By EDRi

This article is also available in:
Deutsch: [Deutsches Bundesverfassungsgericht weist Vorratsdatenspeicherungsgesetz zurück | http://www.unwatched.org/node/1754]

The German Federal Constitutional Court rejected on 2 March 2010 the
legislation requiring electronic communications traffic data retention for a
period of 6 months.

The legislation on data retention, implementing the similar EU Directive,
was passed by the Bundestag on 9 November 2007 and entered into force on 1
January 2008. On 31 December 2007, a constitutional complaint was brought to
the Federal Constitutional Court by 35 000 citizens (the largest number of
plaintiffs ever involved in a case) at the initiative of the German privacy
group AK Vorrat (Working group on data retention), one the plaintiffs being
the present Justice Minister Sabine Leutheusser-Schnarrenberger.

The court judges considered that the data storage was not secure enough,
that it was not clear what it would be used for and that it could “cause a
diffusely threatening feeling of being under observation that can diminish
an unprejudiced perception of one’s basic rights in many areas,” as stated
the president of the court, Hans-Jürgen Papier. They considered that “such
retention represents an especially grave intrusion” into citizens’ privacy.

The court did not annul the legislation entirely but suspended it, asking
for the immediate deletion of the data already collected and for the massive
modification of the law in order to provide stricter conditions for to the
use and storage of the data. According to the decision, the data should be
encoded and there should be “transparent control” of the information usage.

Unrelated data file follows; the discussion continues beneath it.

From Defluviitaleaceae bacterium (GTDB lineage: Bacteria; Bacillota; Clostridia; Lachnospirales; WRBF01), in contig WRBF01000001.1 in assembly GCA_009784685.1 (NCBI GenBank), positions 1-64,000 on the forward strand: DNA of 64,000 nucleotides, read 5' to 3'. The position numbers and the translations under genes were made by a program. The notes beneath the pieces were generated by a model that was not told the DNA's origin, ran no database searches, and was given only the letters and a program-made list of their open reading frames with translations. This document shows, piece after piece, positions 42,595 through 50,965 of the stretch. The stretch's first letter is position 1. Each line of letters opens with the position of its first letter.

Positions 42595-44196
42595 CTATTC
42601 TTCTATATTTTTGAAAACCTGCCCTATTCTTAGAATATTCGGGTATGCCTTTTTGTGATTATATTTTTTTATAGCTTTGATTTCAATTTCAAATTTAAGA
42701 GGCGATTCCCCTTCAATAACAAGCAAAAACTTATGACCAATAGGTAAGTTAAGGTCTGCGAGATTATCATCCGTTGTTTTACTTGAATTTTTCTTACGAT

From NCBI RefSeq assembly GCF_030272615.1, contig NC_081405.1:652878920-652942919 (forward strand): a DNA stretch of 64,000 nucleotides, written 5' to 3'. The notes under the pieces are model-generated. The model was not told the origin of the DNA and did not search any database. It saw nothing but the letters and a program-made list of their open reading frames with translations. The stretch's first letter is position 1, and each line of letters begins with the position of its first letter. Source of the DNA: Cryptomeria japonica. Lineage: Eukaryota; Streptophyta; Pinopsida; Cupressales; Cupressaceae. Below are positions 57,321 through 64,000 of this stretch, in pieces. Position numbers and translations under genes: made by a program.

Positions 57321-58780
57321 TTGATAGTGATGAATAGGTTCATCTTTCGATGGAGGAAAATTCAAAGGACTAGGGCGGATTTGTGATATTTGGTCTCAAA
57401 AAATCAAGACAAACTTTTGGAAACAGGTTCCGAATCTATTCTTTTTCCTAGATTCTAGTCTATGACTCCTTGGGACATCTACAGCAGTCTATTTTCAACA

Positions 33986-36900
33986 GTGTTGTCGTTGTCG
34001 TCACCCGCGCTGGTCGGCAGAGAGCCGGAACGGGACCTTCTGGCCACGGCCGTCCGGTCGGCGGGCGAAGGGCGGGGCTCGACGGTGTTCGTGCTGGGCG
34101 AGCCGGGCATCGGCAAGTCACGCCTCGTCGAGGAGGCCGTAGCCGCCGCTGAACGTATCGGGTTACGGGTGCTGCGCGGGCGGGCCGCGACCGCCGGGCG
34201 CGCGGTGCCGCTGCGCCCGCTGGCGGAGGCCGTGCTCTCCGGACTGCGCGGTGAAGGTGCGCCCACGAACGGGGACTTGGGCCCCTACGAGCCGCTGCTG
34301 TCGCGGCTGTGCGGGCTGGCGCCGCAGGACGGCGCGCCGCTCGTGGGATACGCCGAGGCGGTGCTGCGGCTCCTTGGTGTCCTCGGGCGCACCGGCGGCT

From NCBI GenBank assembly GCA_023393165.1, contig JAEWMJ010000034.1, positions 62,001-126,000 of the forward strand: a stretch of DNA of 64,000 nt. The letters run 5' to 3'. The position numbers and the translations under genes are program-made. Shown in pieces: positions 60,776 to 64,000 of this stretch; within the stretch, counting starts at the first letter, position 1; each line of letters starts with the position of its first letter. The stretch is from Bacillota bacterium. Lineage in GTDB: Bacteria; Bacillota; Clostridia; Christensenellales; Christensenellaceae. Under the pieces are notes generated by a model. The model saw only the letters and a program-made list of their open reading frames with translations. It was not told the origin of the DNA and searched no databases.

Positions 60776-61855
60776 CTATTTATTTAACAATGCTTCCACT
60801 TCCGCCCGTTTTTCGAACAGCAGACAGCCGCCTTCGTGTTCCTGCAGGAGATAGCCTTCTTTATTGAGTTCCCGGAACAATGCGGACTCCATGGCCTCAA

The ruling also stated that the data usage control process should involve
the government’s Commissioner for data protection and freedom of information
and that the secret use of data should be possible only in individual cases
and ordered by the court.

Following the court’s ruling, the German Working group on Data Retention
made a list of five demands that basically ask from the Federal Government
to cooperate with other states and bodies to repeal the EU data retention
directive, to never re-enact the German data retention law and to refuse
data collection on innocent citizens such as air travellers data.

The group believes that “European citizens should be given the right to file
constitutional complaints directly with the European Court of Justice” and
that all existing “security” measures should be reviewed by an independent
body in order to “systematically examine their compatibility with our
fundamental rights, their effectiveness, their cost, their harmful
side-effects and alternatives.”

After Germany’s and Romania’s unconstitutionality decisions and after other
EU members countries have not succeed in implementing the directive, the
Working Group publicly announced it would continue the efforts to persuade
the EU “to repeal its data retention directive”.

Class-action law suit against data retention (5.03.2010)
http://www.vorratsdatenspeicherung.de/content/view/51/1/lang,en/

Arbeitskreis Vorratsdatenspeicherung Press Conference – Constitutional
complaint filed against German Telecomms Data Retention Act (31.12.2007)
http://www.vorratsdatenspeicherung.de/content/view/184/79/lang,en/

German High Court Limits Phone and E-Mail Data Storage (2.03.2010)
http://www.spiegel.de/international/germany/0,1518,681251,00.html

German court strikes blow against EU data-retention regime (3.03.2010)
http://euobserver.com/9/29595

Decision of the Federal Constitutional Court (only in German, 2.03.2010)
http://www.bundesverfassungsgericht.de/pressemitteilungen/bvg10-011

EDRi-gram: German Constitutional Court held hearing on data retention
(16.12.2009)
http://www.edri.org/edrigram/number7.24/german-constitutional-court-hearing-data-retention